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"Careful, It Might Explode" Chemical Reaction Experiment: Gummy vs Potassium Chlorate

"Stand Behind the Shield, We Only Have So Much Insurance"

By Christina PainoPublished 7 years ago 1 min read
After the reaction. The black solid in the test tube is the remains of the gummy after being combined and reacting with the potassium chlorate.

A delicious gummy candy becomes nothing more than burned ash, isn't chemistry great?

Potassium chlorate is a polyatomic compound--it consists of a cation (the positive portion, the potassium) and the anion (the negative portion, the 'chlorate' or ClO3)

Due to the nature of the reaction we were attempting, safety is key. Knowledge is key in chemical reactions, but so is common sense. In this case, a 25 pound splash-shield is also a nice addition.

The potassium chlorate (KClO3) and the sugar in the gummy (C6H22O11) react together in two different chemical reactions, oxidation and thermodynamics.

Big words, right? At least I'm not talking about praseodymium (applaud the fact that I spelled that correctly FIRST TRY!!!)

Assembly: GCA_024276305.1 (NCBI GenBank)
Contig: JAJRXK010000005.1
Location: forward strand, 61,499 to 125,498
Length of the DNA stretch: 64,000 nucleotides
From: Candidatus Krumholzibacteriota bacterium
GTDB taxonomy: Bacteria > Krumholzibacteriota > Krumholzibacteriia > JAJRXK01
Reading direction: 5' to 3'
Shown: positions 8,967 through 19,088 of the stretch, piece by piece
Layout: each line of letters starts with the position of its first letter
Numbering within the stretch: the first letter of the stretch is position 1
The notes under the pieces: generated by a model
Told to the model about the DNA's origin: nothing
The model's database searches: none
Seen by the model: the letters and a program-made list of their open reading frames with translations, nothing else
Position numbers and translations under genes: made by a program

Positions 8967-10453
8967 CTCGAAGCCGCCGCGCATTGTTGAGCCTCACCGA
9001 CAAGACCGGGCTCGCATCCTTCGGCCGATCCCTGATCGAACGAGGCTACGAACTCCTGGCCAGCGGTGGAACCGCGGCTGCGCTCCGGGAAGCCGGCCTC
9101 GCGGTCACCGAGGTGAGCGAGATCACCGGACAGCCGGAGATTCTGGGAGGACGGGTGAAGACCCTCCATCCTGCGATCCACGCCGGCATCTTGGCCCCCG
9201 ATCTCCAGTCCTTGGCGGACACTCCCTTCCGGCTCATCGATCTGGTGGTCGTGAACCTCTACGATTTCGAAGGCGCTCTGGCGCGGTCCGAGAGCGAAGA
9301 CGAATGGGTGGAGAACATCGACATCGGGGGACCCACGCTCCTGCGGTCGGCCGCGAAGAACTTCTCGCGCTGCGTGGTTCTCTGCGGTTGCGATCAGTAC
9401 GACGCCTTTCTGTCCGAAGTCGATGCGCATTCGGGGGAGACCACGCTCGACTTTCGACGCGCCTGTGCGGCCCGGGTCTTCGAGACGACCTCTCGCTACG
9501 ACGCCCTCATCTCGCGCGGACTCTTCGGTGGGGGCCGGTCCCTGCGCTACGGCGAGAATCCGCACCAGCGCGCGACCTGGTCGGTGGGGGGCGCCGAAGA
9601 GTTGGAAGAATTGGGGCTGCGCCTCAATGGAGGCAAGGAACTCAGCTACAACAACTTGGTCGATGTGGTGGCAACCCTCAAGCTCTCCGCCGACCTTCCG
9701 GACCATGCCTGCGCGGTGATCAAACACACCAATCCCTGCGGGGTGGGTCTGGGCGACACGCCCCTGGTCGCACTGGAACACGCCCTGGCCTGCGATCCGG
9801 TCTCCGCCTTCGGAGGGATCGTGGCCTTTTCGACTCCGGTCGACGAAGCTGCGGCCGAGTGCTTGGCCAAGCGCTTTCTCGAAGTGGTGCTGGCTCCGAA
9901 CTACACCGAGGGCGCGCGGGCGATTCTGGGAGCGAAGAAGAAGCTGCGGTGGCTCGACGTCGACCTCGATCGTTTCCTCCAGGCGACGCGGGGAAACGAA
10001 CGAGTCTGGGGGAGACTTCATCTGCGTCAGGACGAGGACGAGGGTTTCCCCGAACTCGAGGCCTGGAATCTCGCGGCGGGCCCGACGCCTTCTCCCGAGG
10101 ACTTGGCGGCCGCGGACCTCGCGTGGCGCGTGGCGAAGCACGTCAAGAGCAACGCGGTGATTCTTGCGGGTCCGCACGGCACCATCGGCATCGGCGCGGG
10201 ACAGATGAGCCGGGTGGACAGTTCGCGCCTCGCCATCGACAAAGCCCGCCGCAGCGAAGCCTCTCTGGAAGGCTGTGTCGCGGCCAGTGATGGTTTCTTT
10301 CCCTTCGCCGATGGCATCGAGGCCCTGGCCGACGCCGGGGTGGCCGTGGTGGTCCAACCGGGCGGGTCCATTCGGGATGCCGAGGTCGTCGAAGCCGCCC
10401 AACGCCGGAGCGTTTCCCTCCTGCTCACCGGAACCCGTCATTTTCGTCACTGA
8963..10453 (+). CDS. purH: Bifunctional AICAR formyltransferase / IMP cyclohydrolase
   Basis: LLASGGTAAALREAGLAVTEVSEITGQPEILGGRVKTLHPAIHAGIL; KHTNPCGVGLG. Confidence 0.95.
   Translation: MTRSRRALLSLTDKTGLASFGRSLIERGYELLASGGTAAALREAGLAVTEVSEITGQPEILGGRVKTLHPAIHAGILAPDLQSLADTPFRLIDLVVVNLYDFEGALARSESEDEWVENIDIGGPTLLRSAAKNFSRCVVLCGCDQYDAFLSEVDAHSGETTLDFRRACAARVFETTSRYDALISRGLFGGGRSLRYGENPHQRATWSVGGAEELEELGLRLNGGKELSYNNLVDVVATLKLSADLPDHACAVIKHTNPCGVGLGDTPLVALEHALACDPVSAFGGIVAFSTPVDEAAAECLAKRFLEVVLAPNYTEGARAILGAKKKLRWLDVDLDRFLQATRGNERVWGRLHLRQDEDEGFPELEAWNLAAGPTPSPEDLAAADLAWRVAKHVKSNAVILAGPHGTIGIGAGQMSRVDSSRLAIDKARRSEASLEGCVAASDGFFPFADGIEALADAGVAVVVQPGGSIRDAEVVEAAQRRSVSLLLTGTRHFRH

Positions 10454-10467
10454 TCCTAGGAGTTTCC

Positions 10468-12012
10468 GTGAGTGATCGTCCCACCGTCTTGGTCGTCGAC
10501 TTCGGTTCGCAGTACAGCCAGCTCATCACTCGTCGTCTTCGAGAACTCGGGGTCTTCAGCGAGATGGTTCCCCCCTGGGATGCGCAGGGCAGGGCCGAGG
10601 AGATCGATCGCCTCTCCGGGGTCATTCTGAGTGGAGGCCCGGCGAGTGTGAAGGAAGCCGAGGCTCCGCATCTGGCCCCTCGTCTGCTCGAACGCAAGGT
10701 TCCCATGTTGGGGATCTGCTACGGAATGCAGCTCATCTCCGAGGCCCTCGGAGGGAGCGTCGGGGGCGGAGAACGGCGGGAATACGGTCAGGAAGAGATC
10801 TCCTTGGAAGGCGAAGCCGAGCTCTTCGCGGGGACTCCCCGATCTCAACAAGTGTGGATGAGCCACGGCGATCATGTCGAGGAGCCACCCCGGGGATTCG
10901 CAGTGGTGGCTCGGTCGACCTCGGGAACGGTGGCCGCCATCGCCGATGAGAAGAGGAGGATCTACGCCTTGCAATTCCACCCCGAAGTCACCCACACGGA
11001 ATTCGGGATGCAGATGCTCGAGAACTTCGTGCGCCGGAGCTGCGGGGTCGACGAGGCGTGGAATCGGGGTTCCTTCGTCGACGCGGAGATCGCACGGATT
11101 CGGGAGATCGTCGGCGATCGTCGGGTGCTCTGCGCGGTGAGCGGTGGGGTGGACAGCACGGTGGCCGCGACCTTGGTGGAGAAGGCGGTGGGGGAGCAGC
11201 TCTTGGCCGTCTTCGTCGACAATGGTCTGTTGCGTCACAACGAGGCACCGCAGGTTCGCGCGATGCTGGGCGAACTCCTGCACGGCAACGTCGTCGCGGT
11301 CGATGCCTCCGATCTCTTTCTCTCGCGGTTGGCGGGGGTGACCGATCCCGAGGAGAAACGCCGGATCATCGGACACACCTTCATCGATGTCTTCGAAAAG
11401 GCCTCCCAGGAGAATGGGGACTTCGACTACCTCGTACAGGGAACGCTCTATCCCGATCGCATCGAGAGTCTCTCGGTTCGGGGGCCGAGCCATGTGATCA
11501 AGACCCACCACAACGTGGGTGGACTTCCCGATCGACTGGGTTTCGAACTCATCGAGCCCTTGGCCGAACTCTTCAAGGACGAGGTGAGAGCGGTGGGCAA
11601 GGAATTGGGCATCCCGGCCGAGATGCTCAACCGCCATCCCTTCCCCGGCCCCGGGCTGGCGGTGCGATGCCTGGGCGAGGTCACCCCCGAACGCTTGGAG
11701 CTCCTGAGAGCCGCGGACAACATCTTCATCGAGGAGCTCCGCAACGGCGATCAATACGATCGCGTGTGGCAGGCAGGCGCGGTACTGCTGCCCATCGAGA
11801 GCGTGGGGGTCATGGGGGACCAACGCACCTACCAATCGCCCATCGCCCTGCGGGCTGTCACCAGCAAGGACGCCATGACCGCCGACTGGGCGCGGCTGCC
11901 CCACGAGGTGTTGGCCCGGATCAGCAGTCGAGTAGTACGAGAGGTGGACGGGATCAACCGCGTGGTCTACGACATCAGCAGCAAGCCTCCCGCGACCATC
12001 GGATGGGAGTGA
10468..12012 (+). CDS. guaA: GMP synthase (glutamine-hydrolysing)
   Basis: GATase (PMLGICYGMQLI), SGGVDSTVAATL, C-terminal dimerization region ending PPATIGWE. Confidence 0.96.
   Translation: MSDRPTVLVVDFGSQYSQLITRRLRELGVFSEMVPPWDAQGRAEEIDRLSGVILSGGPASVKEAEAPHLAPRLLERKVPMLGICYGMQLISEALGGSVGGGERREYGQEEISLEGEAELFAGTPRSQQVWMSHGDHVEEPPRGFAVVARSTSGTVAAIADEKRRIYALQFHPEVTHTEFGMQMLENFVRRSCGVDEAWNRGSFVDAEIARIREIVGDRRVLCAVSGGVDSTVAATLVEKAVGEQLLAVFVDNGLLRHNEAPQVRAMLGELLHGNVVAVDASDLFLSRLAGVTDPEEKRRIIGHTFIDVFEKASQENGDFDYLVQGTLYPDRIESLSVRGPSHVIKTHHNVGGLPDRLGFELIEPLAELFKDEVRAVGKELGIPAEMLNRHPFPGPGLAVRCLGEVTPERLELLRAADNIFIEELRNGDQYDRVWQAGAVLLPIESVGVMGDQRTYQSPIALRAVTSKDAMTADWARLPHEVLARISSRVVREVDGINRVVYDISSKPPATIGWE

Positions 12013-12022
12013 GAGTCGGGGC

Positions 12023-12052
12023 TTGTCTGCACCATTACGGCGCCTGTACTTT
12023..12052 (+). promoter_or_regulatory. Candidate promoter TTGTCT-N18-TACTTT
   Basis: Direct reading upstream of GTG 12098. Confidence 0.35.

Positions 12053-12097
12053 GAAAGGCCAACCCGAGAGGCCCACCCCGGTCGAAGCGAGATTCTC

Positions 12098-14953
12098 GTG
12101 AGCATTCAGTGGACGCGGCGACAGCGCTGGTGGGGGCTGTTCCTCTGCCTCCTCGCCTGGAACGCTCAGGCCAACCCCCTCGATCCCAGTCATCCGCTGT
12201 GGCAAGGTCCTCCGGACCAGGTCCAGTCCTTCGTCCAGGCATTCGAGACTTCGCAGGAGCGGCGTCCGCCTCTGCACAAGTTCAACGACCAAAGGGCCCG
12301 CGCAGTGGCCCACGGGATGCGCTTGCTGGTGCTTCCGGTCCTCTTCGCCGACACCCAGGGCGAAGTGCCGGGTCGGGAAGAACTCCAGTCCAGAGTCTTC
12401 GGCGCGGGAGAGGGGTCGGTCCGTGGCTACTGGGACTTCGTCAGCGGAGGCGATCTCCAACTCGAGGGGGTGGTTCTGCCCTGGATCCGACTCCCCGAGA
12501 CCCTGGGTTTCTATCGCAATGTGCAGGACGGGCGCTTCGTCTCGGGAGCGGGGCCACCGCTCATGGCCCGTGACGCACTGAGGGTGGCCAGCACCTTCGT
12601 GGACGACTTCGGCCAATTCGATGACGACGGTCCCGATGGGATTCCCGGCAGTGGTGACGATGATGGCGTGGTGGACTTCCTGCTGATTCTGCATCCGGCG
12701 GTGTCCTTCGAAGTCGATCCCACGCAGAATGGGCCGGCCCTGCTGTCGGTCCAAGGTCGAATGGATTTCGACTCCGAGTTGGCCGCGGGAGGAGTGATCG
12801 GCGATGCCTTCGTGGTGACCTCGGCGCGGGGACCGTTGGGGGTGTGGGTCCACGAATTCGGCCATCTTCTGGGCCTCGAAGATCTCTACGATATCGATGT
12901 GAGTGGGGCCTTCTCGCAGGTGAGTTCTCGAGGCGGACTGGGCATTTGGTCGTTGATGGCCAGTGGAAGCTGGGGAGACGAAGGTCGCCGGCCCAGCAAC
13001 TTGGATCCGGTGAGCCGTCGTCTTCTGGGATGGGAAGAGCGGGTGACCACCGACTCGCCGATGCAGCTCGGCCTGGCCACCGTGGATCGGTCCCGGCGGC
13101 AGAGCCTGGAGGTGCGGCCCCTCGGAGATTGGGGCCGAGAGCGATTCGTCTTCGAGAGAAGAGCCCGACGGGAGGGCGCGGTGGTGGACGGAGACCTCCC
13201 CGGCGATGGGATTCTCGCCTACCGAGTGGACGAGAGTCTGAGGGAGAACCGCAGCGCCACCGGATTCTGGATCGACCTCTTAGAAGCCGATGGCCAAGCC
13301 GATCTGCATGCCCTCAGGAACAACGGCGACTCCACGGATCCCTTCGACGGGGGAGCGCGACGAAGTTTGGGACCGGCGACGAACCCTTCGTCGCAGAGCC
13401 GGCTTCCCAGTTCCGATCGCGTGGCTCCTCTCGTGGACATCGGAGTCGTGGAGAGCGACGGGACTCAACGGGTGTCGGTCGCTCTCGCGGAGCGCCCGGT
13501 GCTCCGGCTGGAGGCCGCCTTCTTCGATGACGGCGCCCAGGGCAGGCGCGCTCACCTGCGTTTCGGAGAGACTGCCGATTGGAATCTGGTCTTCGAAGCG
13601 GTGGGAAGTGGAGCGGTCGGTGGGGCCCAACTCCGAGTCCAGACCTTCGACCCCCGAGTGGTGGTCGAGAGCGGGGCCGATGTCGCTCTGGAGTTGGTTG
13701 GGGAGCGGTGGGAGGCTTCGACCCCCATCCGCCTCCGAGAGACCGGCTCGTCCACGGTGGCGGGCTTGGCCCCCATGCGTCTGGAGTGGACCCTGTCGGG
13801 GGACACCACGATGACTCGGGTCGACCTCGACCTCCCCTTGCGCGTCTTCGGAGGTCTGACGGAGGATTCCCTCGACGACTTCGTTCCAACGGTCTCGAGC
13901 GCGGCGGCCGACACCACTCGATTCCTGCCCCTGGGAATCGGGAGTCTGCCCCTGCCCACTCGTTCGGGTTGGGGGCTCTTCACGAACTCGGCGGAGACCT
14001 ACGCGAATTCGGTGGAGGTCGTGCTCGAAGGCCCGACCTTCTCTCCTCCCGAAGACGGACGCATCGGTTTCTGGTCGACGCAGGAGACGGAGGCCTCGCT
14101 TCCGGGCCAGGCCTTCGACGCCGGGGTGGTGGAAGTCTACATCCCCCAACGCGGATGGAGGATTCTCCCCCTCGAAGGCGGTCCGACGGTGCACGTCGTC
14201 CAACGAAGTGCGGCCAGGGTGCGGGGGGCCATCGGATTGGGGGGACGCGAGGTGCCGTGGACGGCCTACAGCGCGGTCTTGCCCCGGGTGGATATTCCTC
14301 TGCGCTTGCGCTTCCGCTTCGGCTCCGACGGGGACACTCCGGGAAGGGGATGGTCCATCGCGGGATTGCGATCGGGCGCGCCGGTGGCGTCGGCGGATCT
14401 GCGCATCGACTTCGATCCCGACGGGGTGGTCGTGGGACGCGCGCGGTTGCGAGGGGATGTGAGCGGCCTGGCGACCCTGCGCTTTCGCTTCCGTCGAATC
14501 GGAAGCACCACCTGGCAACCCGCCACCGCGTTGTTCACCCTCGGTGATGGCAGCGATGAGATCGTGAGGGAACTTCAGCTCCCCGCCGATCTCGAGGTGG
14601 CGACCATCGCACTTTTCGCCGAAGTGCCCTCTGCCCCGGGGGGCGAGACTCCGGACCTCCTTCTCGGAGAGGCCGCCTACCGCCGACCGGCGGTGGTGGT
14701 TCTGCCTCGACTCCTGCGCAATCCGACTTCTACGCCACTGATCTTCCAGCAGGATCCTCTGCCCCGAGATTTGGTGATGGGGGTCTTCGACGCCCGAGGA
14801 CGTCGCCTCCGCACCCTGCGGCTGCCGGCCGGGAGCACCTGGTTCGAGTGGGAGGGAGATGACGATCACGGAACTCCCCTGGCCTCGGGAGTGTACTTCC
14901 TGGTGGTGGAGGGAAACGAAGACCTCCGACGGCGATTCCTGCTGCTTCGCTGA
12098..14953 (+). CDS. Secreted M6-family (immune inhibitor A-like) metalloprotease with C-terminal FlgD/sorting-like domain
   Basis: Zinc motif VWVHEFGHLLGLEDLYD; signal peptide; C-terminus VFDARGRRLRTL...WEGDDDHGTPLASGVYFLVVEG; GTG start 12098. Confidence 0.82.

This experiment is being performed by two grade ten students (partner and myself), for a science project.

I am the purple-haired freak in the video, while my partner is filming the reaction.

How did this happen?

Depends on how much lab jargon you want to read. In essence, the potassium chlorate is heated with the Bunsen Burner, to a liquid state, which decomposes it into potassium chloride and oxygen gas. As oxygen gas is flammable (pure oxygen, not the air!), the combination of the heat and decomposition and the gas gives a sufficient ignite to the gummy. The heat produced from the gummy continues to decompose the potassium chlorate, resulting in a very fast combustion of the gummy.

In non-lab talk, this is what happened:

Sorcery. The answer is sorcery.

Unfortunately, the simple sorcery result does not make an adequate scientific conclusion.

Don't try this at home, my science teacher was present at every moment of this experiment! Hazards of potassium chlorate include:

Flammable, strong oxidizer, can produce toxic fumes, toxic if ingested, potential chemical burns, test tube can possibly explode during reaction!

If you're looking for a more kid-friendly experiment, metallic flame tests are fun, the metallic compounds change the color of the flame.

Hope you enjoyed the video! Remember, if your teacher says "careful, it might explode" it's going to be an intense reaction.

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